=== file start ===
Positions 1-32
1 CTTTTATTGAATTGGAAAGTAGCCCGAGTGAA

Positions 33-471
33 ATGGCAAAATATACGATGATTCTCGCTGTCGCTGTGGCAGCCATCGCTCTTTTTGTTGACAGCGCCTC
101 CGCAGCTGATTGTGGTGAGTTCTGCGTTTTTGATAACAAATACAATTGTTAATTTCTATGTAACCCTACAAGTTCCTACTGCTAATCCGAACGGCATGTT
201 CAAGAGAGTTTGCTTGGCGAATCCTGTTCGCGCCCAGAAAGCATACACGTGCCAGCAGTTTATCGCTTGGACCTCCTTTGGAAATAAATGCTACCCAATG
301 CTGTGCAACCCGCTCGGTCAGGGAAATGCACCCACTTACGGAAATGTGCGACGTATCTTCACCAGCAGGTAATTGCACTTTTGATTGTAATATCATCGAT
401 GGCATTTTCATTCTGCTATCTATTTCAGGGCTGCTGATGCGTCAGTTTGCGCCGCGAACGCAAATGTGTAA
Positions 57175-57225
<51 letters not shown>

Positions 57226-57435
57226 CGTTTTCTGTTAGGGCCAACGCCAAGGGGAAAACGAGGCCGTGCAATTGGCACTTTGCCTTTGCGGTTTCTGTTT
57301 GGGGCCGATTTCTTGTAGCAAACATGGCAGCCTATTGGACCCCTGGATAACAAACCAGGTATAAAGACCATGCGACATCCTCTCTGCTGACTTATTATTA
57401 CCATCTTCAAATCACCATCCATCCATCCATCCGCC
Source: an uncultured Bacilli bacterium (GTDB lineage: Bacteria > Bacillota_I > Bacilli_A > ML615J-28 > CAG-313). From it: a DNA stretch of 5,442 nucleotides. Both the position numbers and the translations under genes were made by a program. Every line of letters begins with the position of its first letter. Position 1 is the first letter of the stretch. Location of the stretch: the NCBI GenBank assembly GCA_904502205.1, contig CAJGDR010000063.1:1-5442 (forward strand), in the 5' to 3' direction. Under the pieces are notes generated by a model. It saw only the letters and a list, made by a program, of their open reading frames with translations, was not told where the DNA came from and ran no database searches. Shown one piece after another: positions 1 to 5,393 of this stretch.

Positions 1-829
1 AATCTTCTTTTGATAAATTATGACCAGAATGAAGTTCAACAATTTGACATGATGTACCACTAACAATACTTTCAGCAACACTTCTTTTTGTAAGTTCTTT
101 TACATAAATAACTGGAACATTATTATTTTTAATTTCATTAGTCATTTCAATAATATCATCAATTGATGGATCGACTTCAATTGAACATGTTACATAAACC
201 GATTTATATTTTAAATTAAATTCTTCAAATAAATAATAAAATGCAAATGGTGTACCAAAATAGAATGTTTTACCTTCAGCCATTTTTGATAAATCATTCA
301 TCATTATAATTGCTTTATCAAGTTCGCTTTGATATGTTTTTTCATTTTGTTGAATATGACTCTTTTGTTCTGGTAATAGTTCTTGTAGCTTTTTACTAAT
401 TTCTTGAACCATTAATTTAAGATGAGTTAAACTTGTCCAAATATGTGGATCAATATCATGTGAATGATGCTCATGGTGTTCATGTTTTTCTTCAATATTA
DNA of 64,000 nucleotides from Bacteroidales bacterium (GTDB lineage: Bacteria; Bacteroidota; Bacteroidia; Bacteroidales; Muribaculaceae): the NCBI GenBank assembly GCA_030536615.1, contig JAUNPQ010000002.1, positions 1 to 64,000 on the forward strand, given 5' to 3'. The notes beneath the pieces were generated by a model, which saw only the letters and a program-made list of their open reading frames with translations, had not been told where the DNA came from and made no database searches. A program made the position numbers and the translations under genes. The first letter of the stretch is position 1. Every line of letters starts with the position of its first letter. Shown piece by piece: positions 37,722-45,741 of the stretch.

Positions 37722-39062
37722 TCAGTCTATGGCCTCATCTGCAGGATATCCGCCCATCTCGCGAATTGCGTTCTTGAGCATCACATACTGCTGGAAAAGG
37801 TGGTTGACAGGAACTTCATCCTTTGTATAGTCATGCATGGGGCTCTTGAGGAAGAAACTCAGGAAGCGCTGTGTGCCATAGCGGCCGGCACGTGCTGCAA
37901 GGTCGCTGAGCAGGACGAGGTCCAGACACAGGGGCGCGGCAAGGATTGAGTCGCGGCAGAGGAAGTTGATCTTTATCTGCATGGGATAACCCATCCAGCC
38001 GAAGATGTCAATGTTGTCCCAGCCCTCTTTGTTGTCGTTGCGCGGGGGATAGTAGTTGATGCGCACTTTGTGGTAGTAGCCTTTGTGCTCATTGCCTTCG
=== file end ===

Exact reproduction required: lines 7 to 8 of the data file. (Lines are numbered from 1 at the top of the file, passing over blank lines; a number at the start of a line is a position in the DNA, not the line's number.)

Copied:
301 CTGTGCAACCCGCTCGGTCAGGGAAATGCACCCACTTACGGAAATGTGCGACGTATCTTCACCAGCAGGTAATTGCACTTTTGATTGTAATATCATCGAT
401 GGCATTTTCATTCTGCTATCTATTTCAGGGCTGCTGATGCGTCAGTTTGCGCCGCGAACGCAAATGTGTAA